Contagious equine metritis is a bacterial infectious disease of horses caused by Taylorella equigenitalis, a Gram-negative eubacterium. The disease has been described in several continents, including Europe, North America and Asia. A novel molecular method was developed to detect clustered regularly interspaced short palindromic repeats (CRISPRs), which were separated by non-repetitive unique spacer regions (NRUSRs) of similar length, in the Taylorella equigenitalis EQ59 strain using a primer pair, f-/r-TeCRISPR-ladder, by PCR amplification. In total, 31 Taylorella isolates (17 T. equigenitalis and 14 Taylorella asinigenitalis) were examined. The T. equigenitalis isolates came from thoroughbred and cold-blooded horses from nine countries during 1980-1996, whilst the T. asinigenitalis isolates all originated from donkey jacks in France and the USA during 1997-2006. PAGE fractionated all of the 13 CRISPRs separated by 12 NRUSRs in T. equigenitalis EQ59. Permutation examples of CRISPRs, which were separated by NRUSRs for small-sized ladders, consisting of two doublet bands were shown. Putative CRISPRs separated by NRUSRs were amplified with 14/17 (82.4 %) geographically disparate T. equigenitalis isolates using the newly designed primer pair. Approximately 82.4 % of the T. equigenitalis isolates had CRISPRs separated by NRUSRs. The CRISPR locus was also found in the French T. asinigenitalis strain MCE3. Putative CRISPRs separated by NRUSRs were detected similarly in 4/14 (28.6 %) T. asinigenitalis isolates. Overall, a more detailed understanding of the molecular biology of CRISPRs within Taylorella organisms may help elucidate the pathogenic virulence and transmission mechanisms associated with this important equine pathogen.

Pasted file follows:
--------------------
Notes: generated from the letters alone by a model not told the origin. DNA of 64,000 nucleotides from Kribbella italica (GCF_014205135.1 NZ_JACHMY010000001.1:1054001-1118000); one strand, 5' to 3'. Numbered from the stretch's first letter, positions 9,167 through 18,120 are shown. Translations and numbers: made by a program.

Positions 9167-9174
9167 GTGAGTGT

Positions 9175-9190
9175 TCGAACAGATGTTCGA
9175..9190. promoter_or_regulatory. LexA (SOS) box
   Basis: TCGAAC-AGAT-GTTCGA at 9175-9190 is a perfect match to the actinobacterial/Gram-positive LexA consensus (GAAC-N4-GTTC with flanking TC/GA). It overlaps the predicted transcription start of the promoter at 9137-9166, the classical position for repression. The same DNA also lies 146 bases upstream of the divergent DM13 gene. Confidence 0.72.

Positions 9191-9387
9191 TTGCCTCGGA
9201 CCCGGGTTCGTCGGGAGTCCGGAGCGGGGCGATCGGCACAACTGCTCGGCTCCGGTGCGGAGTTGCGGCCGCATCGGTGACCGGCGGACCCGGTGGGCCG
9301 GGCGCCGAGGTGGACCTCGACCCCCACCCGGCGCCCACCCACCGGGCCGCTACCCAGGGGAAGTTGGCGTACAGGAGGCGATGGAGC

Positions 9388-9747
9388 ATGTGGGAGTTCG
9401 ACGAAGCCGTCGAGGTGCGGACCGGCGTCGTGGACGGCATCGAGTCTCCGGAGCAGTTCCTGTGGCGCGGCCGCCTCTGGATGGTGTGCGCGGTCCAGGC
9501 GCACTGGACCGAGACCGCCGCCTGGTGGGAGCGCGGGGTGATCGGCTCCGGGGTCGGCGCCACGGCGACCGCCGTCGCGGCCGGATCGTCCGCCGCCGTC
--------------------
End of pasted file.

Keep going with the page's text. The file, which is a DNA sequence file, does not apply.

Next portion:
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http://dx.doi.org/10.1099/jmm.0.000079DOI Listing
July 2015

Molecular analysis of the tlyA gene in Campylobacter lari.

Folia Microbiol (Praha) 2015 Nov 24;60(6):505-14. Epub 2015 Apr 24.

Laboratory of Molecular Biology, Graduate School of Environmental Health Sciences, Azabu University, Sagamihara, Kanagawa, 252-5201, Japan.